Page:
To the editor:
On June 17, Utica’s Munson-Williams-Proctor Art Institute’s Museum of Art exhibition, “Shadow of the Sphinx,” opened — with some treasures borrowed from Cazenovia on view.
The show is a gem, combining ancient Egyptian art with the later Western art it influenced. The great discoveries in Egypt of the 18th, 19th and 20th centuries, everything from the work of Napolean’s artists and scientists who accompanied his invasion of Egypt, to such things as the archaeologist Howard Carter‘s discovery of Tutankhamen’s tomb in 1922, engendered an enormous amount of Western creative energy in architecture, painting and sculpture, fashion, furniture, decorative objects and so on. The exhibition combines wonderful ancient objects with the highest level of the Western decorative art objects they influenced, jewelry, furniture, clothing, silver, porcelain, etc., along with paintings and prints that pictured Egypt and Eastern subjects.
The museum borrowed four ancient Egyptian objects from our Cazenovia Public Library’s collection, things collected by Cazenovia’s Robert Hubbard in Egypt in the late 19th century. In fact, the very first thing you see when you enter the exhibition is Cazenovia’s wonderful cartonnage mummy mask, placed squarely in the entrance.
The Utica exhibition also uses in its video presentation the loop of Hubbard’s trip down the Nile developed for our Library museum and available to be seen there.
A number of wonderful works of art both ancient and modern were borrowed from other institutions and private collections around the country, and the exhibition takes us, with posters, as far as the Hollywood versions of Cleopatra’s life of the 1930s and 40s.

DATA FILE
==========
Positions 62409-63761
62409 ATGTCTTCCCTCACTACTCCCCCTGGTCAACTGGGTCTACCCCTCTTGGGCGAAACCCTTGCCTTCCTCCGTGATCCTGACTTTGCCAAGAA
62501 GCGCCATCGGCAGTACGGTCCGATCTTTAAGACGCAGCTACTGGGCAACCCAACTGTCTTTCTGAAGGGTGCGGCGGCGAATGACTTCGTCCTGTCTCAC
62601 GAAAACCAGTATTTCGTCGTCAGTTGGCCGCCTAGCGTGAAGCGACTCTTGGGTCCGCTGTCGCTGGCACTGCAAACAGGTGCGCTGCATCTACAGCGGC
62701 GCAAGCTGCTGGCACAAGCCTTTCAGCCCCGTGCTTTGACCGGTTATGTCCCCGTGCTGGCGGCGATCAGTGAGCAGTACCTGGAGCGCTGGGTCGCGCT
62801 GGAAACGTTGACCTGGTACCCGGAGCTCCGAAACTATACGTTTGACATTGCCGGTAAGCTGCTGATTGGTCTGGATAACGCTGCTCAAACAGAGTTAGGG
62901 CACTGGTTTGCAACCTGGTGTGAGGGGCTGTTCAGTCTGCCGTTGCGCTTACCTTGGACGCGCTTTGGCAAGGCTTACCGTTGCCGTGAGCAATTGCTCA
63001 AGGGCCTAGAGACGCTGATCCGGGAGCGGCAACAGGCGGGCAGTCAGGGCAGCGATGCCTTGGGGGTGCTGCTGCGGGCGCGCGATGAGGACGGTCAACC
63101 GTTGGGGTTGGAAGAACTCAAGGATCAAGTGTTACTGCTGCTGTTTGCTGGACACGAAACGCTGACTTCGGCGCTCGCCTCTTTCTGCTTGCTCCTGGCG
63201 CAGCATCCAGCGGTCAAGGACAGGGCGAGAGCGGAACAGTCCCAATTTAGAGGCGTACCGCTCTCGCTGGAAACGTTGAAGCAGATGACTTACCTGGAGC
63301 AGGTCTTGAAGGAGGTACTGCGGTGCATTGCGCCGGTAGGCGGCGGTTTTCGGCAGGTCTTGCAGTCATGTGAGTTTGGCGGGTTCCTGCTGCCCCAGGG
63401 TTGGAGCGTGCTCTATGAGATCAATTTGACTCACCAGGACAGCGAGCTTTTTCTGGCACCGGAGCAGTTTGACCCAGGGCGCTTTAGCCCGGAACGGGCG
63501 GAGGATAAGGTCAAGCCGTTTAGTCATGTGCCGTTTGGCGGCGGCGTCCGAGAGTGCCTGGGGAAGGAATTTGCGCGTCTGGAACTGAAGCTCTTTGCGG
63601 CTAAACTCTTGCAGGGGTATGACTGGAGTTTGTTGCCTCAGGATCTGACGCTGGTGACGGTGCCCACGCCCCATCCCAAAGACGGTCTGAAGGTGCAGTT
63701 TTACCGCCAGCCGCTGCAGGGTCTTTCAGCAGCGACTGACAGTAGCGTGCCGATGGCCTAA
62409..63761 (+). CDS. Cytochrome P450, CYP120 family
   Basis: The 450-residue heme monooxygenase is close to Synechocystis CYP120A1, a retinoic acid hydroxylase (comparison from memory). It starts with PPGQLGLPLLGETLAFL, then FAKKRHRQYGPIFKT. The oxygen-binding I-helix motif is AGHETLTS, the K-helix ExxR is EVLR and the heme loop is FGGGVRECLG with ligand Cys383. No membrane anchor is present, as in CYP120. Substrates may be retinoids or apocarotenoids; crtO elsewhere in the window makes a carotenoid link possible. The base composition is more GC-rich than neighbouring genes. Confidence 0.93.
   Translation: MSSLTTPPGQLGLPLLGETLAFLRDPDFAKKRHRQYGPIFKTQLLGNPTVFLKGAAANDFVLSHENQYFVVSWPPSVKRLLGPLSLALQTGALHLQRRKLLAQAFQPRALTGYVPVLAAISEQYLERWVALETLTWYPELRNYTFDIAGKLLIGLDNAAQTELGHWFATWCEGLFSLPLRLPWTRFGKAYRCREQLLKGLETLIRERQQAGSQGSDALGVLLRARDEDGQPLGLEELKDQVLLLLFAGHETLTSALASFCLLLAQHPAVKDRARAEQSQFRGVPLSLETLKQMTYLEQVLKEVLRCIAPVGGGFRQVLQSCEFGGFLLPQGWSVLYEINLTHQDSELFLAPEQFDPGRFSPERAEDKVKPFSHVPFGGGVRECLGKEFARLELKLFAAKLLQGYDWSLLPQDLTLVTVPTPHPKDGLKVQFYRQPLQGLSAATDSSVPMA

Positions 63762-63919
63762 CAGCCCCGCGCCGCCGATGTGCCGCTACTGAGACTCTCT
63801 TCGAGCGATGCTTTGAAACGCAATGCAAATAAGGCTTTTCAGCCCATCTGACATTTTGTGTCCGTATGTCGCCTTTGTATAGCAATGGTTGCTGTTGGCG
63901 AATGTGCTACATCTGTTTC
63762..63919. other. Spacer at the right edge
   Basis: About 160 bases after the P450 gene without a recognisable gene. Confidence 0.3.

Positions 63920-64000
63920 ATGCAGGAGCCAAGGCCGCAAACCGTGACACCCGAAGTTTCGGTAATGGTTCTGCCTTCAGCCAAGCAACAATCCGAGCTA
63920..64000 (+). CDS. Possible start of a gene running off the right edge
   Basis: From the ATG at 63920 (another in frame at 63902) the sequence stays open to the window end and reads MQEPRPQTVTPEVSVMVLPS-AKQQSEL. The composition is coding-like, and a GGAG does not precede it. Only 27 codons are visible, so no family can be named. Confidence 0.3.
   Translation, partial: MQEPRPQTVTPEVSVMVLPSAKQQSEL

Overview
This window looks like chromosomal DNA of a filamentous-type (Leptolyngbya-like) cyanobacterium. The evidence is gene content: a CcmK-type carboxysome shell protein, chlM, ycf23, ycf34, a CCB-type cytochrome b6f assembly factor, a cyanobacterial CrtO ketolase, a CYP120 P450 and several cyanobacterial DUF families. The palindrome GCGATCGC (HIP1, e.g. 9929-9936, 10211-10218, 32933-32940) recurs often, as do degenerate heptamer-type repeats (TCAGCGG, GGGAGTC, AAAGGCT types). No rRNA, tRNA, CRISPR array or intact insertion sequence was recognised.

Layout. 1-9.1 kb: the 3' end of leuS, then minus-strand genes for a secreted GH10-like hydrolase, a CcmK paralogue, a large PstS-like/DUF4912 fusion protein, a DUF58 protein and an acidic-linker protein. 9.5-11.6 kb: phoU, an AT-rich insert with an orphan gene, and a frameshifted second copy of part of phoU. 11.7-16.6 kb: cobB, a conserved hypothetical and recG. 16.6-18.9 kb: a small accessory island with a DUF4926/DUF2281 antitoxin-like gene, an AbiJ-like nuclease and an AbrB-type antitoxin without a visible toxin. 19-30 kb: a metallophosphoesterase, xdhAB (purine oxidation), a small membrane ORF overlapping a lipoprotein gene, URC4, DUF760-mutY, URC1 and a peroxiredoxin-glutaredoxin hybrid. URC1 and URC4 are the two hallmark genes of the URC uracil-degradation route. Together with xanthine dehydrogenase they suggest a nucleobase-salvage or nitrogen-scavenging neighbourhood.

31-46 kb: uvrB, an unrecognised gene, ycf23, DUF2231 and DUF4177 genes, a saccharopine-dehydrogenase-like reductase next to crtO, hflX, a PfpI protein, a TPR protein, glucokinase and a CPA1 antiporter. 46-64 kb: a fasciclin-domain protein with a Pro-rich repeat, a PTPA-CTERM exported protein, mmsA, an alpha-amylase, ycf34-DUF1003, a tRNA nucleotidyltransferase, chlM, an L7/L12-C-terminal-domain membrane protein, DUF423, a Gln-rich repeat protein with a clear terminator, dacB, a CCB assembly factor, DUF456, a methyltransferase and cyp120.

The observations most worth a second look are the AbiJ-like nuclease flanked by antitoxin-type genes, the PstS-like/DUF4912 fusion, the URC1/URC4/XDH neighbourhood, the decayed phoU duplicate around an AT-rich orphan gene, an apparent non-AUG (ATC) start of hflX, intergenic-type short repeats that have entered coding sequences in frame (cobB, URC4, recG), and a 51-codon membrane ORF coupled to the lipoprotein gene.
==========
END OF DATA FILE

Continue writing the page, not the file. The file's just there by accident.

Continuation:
Our library’s generosity in lending to the exhibition will be amply repaid by the satisfaction and edification of the many people from around the world who will see the show. The M-W-P Museum’s permanent collection of both American and foreign art is world-class, and there is also their adjoining Fountain View house, a perfectly maintained great Victorian American home which has superb examples of the decorative art and furnishings of that period.
The Egyptian exhibition will be up until Nov. 25, and it, and the museum’s other treasures, are well worth the short trip to Utica to see. Exit 31 from the Thruway, follow the sign for Utica and Genesee St. South, the museum is about two miles from the Thruway on Genesee St. in downtown Utica.
The M-W-P Museum’s director, Anna D’Ambrosio, will speak about the exhibition at the Cazenovia Library at 7 p.m. on Wednesday, July 11.